Somebody thought The Passion needed a sequel, and not merely in the theological sense. What's more, somebody thought that Tim LaHaye, coauthor of those uber-bestselling successful Left Behind comic books, was the man to produce it. And so he shall. The movie is tentatively entitled, you guessed it, The Resurrection. The screenwriter is Lionel Cheswynd, whose penmanship credits include The Hanoi Hilton, Kissinger and Nixon, and P.T. Barnum. Sony is the studiothe same studio that brought you The Da Vinci Code. It's set to be released Easter-ish 2007. This is the most frightening news I've heard since Sylvester Stallone announced he was making Rambo IV.
On a more positive note: New Line Cinema, which has brought to the Big Screen such inspirational films as Birth, Dogma, and Nightmare on Elm Street 6: Freddie's Dead (full disclosure: I cried like a baby during that one . . . Freddie . . . Freddie!), is preparing a Christmas release for The Nativity, a depiction of the life of Joseph and Mary at the time of Jesus' birth. Mark Moring, writing for Christianity Today, calls the script "faithful and reverent to the Gospel accounts." What's next? Elm Street 7: Freddie vs. the Jansenists? Texas Chainsaw Massacre: Leatherface Joins the Vincentians?
In case you don't subscribe to Trailers on Demand from your local cable service, another Superman movie is set to be released this summer, for reasons that elude everyone. What's of passing interest, though, is that some people think Superman is really about Jesus, which would have come as a great surprise to Jerry Siegel and Joe Schuster, Superman's creators, both of whom were Jewish. I know there's a long history of baptizing things not-Christian so that they can be embraced by Christians without fear of apostasy, blasphemy, idolatry, sorcery, and a whole host of other "-y" things. But before this gets completely out of hand: Iphigenianot Jesus. Neo in The Matrixnot Jesus. Harry Potternot Jesus. Garfieldnot Jesus. Aslan of Narnia . . . All right, you got me on that one. For a fascinating exploration of what some people think they see in works of literature that no one else seems to see, Alan Jacobs has written "The Code Breakers," an opinion piece that will grace the pages of First Things' Aug/Sept. issue, available in July. (I'm only telling you now so that those of you deprived of a subscription can break out the chaise longues in front of those Barnes & Noble magazine racks to make sure you're first in line to grab one. But be niceno pushing!)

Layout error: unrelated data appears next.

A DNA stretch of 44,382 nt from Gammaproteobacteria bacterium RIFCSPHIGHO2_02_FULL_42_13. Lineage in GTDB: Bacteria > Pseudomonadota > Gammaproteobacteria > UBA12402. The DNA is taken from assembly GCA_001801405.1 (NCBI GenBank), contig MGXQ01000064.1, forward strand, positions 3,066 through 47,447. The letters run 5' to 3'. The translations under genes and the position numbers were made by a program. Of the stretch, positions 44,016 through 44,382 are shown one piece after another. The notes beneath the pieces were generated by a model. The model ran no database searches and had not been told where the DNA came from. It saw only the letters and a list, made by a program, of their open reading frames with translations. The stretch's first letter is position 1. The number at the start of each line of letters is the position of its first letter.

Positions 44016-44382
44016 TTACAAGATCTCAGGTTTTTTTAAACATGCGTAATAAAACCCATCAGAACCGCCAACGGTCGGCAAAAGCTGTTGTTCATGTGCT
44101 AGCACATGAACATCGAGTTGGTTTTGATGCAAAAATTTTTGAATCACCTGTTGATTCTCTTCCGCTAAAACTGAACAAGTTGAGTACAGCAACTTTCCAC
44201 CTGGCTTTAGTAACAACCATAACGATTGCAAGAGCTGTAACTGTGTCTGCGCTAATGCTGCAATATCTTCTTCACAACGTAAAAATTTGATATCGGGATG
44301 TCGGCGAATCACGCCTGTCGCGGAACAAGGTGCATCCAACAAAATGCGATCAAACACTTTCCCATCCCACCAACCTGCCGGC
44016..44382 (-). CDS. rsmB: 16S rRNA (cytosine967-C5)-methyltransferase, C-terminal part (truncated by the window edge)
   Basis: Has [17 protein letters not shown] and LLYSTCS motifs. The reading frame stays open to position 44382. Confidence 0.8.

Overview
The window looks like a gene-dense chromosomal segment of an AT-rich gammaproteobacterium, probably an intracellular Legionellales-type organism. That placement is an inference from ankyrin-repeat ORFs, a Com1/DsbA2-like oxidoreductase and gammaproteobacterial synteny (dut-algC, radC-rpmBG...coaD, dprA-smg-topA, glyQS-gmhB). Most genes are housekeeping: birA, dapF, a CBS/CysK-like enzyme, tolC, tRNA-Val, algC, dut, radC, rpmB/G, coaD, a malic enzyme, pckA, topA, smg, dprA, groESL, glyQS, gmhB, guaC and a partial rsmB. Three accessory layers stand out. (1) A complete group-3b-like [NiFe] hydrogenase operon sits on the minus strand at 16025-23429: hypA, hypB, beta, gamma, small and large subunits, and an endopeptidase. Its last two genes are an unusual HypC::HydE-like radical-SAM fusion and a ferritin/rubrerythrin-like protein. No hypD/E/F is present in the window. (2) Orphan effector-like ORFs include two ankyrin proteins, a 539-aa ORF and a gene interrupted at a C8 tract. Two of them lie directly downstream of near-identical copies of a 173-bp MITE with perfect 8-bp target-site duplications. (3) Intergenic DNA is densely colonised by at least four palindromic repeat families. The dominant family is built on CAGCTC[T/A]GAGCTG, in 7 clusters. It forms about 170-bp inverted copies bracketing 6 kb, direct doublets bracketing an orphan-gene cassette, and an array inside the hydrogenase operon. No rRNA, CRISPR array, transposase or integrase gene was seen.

Those list makers are at it again. The American Film Institute has named its most inspirational films of all time. And the winner is . . . It's a Wonderful Life. No. 2 was To Kill a Mockingbird. No. 3 was Schindler's List. No. 60 was The Killing Fields and No. 89 was Harold and Maude.
Oh-h-ka-a-a-a-y . . . Just what I want to pop into the ole DVD player when I'm feelin' downThe Killing Fields. Yeah, perks me right up. And Harold and Maude? I guess you have to be either very young or very old to get that one. Or maybe just very twisted. Just outside the list, at No. 101, was Eraserhead. (All right, I made that one up.)
Forbes has long been in the list-making business, and they've just published their catalog of the 100 Most Influential Celebrities. No. 1 is Tom Cruise, with The Rolling Stones, Oprah Winfrey, U2, Tiger Woods, Steven Spielberg, Howard Stern, 50 Cent, the cast of The Sopranos, and fabulist Dan Brown comprising the balance of the top 10. You just want to bury this list in a time capsule outside a mall somewhere and wait for Americans in 2106 to unearth it. What will they think? I know: "Where did we park the yogurt-powered jet-mobile? I thought it was E9 . . . What's this? '100 Most Influential Celebrities' . . . hmm. . . Oh, come on! Oprah again?"
And now for some serious entertainment news: The winners of the recent Webby awards were limited to a mere five words in their acceptance speeches. Now, why First Things' website was not even nominated has our staff flabbergasted. Some might say it's because of this: As Fox News.com reported, after Mother Jones picked up its award with the teary-jerky sentiment "Liberals have mojo . . . we win!" the host "asked the crowd if there were any conservatives in the audience at all. One person applauded."
Nah. I don't buy that conspiracy-theory stuff. (Did I mention that Alan Jacobs will have a rather provocative opinion piece in the Aug/Sept. issue of First Things, in which he addresses conspiracy theories, at least as they pertain to literary texts? I did? Well, no need to be rude.) I think it's because none of the First Things staff is remotely capable of keeping an acceptance speech to five words. Then again: "Communism's dead, and you're welcome." Or how about "Gore is still a bore." Or "Your miserable materialist agenda lays waste body and soul, you misanthropic atheist jackanapes." See . . . it's pointless . . .
In addition to which:
Father Richard John Neuhaus will be among the speakers in Philadelphia next Saturday and Sunday at the EWTN 25th Anniversary Family Celebration. He will be speaking 9:30 to 10:30 Saturday morning at the Liacouras Center of Temple University, and will be a guest, along with Peggy Noonan, for a live version of Raymond Arroyo's television program, The World Over, that evening. He will also be signing his new book, Catholic Matters. He says he would be very glad to see you there.
Of course we must work, and work assiduously, for better understanding of Islam and with Islam. But that better understanding begins with a relentlessly honest appreciation of the obstacles to anything like peaceful coexistence. Helping us to make that beginning is the great contribution of "Islam and Us" by George Cardinal Pell, Archbishop of Sydney, Australia. "Islam and Us" is among the compelling and informative articles in the June/July issue of First Things. Isn't it time for you to subscribe to First Things?